The New York Times brings us the story of Reynolds, Indiana, a corn, soybean and hog farming town smack dab in the middle of America's breadbasket. The town, whose population has dwindled to just 533 residents, wants to secede from America's energy grid and power itself entirely with renewable sources, like its corn and pigs. The State of Indiana first brought the idea to Reynolds last year, calling it BioTown, in an experiment Gov. Mitch Daniels acknowledged could be viewed as a bit of "a stunt." But in the ensuing months, as the price of gasoline soared, Reynolds adopted the notion as its own, and residents began speaking passionately of an end to their reliance on foreign oil and of the potential electricity they could envision in the more than 150,000 pigs raised nearby. Since last November, nearly 100 of the community's residents have begun driving cars that can run on ethanol-based fuel, as has the employee who drives one of the town's three vehicles. The other two town cars have been replaced with diesel vehicles, so they can run on biodiesel.And this month, officials here began work on a plant that would allow Reynolds to draw its electricity from pig and cow manure, as well as human waste (see our round-up of others realizing the power of poo here). After that, they say they want to make their own renewable natural gas with the methane from the waste of those same pigs, cows and people.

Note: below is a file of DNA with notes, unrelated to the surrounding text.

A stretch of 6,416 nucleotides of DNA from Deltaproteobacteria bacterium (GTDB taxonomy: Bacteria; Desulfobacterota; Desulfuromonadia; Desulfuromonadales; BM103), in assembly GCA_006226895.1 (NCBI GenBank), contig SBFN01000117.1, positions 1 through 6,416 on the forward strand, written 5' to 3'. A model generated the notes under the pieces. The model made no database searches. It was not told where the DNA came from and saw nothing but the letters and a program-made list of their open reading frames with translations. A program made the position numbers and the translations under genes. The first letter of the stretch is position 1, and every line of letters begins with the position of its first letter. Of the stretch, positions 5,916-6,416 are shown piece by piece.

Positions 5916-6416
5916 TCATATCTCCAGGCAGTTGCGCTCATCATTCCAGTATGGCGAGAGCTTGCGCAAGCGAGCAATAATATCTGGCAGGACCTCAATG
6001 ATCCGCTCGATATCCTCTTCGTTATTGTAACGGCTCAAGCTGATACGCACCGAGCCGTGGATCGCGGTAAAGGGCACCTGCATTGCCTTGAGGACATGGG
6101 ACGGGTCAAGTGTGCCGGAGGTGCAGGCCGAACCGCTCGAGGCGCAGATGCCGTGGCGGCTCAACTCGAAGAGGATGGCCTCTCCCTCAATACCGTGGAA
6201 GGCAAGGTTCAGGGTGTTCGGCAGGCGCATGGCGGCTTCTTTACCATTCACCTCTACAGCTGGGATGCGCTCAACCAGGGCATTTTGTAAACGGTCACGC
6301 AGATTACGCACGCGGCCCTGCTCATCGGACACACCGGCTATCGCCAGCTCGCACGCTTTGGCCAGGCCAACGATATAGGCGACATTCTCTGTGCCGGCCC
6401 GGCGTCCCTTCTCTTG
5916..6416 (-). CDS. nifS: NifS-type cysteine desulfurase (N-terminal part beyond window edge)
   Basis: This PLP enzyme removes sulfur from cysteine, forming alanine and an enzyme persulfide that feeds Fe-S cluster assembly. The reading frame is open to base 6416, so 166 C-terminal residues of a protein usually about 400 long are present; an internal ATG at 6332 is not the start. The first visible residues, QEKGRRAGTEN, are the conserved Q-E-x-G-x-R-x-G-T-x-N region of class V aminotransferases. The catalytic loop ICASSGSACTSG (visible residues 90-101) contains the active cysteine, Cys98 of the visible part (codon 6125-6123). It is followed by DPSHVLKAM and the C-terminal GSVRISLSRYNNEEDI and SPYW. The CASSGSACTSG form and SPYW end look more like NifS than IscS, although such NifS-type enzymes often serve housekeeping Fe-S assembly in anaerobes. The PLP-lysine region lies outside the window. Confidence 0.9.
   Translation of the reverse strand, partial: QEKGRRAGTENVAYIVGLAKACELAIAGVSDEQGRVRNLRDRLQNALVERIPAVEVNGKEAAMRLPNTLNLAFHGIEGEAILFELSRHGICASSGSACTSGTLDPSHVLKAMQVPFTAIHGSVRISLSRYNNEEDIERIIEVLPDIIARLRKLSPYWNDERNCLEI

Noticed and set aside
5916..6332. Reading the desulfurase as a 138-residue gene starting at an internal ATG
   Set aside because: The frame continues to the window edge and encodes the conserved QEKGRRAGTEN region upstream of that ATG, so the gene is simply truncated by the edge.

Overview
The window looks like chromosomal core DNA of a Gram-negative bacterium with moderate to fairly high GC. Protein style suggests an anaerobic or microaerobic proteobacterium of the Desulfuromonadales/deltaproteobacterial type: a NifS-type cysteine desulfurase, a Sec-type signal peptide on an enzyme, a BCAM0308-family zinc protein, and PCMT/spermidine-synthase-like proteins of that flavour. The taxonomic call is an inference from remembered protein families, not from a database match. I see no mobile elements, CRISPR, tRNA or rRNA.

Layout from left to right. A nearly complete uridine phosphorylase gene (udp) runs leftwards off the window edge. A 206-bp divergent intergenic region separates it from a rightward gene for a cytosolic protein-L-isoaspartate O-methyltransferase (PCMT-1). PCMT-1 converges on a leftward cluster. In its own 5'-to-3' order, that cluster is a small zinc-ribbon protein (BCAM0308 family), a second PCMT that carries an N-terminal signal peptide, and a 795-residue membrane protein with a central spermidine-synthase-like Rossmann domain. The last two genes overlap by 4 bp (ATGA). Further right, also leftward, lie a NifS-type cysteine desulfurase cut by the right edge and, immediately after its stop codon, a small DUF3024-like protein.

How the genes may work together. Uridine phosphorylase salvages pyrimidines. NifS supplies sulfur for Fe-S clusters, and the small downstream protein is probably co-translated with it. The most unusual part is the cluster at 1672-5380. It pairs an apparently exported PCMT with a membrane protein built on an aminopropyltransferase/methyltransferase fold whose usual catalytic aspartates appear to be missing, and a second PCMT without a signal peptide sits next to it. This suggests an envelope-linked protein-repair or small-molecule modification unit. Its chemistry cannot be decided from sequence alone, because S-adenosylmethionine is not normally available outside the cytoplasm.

While some of the plan seems to have a pie-in-the-sky dreaminess to it, the small scale experiment might prove useful for other towns considering similar measures. There are lots of obstancles for Reynolds to achieve their off-grid goal, but we like the idea that going off the grid could be used for economic as well as environmental sustainability. Good luck, Reynolds! via ::New York Times
photo copyright Peter Thompson for The New York Times